Python Language collections.ChainMap


Example

ChainMap is new in version 3.3

Returns a new ChainMap object given a number of maps. This object groups multiple dicts or other mappings together to create a single, updateable view.

ChainMaps are useful managing nested contexts and overlays. An example in the python world is found in the implementation of the Context class in Django's template engine. It is useful for quickly linking a number of mappings so that the result can be treated as a single unit. It is often much faster than creating a new dictionary and running multiple update() calls.

Anytime one has a chain of lookup values there can be a case for ChainMap. An example includes having both user specified values and a dictionary of default values. Another example is the POST and GET parameter maps found in web use, e.g. Django or Flask. Through the use of ChainMap one returns a combined view of two distinct dictionaries.

The maps parameter list is ordered from first-searched to last-searched. Lookups search the underlying mappings successively until a key is found. In contrast, writes, updates, and deletions only operate on the first mapping.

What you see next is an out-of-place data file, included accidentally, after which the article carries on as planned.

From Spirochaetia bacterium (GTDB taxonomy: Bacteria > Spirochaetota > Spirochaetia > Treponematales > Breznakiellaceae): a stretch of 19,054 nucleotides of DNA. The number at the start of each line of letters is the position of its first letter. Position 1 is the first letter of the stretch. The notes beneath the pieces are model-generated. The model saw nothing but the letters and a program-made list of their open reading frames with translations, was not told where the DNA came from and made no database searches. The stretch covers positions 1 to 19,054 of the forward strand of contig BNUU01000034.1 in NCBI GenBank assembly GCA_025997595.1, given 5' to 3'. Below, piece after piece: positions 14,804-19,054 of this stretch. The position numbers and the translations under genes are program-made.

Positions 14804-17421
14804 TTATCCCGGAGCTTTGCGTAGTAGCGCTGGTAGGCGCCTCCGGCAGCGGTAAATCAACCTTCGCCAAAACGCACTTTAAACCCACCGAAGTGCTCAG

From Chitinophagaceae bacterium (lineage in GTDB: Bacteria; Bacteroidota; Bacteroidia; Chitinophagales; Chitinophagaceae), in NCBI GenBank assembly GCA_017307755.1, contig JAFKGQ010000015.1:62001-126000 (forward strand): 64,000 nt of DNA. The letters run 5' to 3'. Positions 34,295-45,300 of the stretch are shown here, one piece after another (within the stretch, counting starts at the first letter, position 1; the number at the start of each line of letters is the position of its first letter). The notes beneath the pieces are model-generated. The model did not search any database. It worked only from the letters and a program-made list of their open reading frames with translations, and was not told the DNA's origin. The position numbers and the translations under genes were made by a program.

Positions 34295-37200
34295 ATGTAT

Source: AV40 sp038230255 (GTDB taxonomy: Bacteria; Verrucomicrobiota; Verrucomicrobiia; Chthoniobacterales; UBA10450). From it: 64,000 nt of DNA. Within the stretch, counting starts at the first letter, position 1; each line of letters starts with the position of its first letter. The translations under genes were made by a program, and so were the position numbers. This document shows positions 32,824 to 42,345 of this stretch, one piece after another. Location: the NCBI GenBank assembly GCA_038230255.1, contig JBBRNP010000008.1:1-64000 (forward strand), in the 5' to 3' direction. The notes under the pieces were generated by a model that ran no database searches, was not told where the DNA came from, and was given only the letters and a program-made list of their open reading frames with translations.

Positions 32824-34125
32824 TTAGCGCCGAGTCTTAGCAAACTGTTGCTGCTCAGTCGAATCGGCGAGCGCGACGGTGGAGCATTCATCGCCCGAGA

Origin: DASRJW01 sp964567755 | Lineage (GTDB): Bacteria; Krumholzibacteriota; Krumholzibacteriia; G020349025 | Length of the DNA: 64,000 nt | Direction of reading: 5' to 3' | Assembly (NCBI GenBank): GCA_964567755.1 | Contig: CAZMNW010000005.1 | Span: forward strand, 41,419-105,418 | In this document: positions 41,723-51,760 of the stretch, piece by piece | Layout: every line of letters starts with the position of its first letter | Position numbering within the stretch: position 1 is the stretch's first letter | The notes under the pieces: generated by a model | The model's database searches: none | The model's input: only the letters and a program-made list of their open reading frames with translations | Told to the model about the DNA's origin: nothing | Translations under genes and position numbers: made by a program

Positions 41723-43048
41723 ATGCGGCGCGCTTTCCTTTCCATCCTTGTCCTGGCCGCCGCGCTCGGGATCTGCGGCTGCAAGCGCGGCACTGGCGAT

import collections

# define two dictionaries with at least some keys overlapping.
dict1 = {'apple': 1, 'banana': 2}
dict2 = {'coconut': 1, 'date': 1, 'apple': 3}

# create two ChainMaps with different ordering of those dicts.
combined_dict = collections.ChainMap(dict1, dict2)
reverse_ordered_dict = collections.ChainMap(dict2, dict1)

Note the impact of order on which value is found first in the subsequent lookup

for k, v in combined_dict.items():
    print(k, v)
    
date 1
apple 1
banana 2
coconut 1

for k, v in reverse_ordered_dict.items():
    print(k, v)

date 1
apple 3
banana 2
coconut 1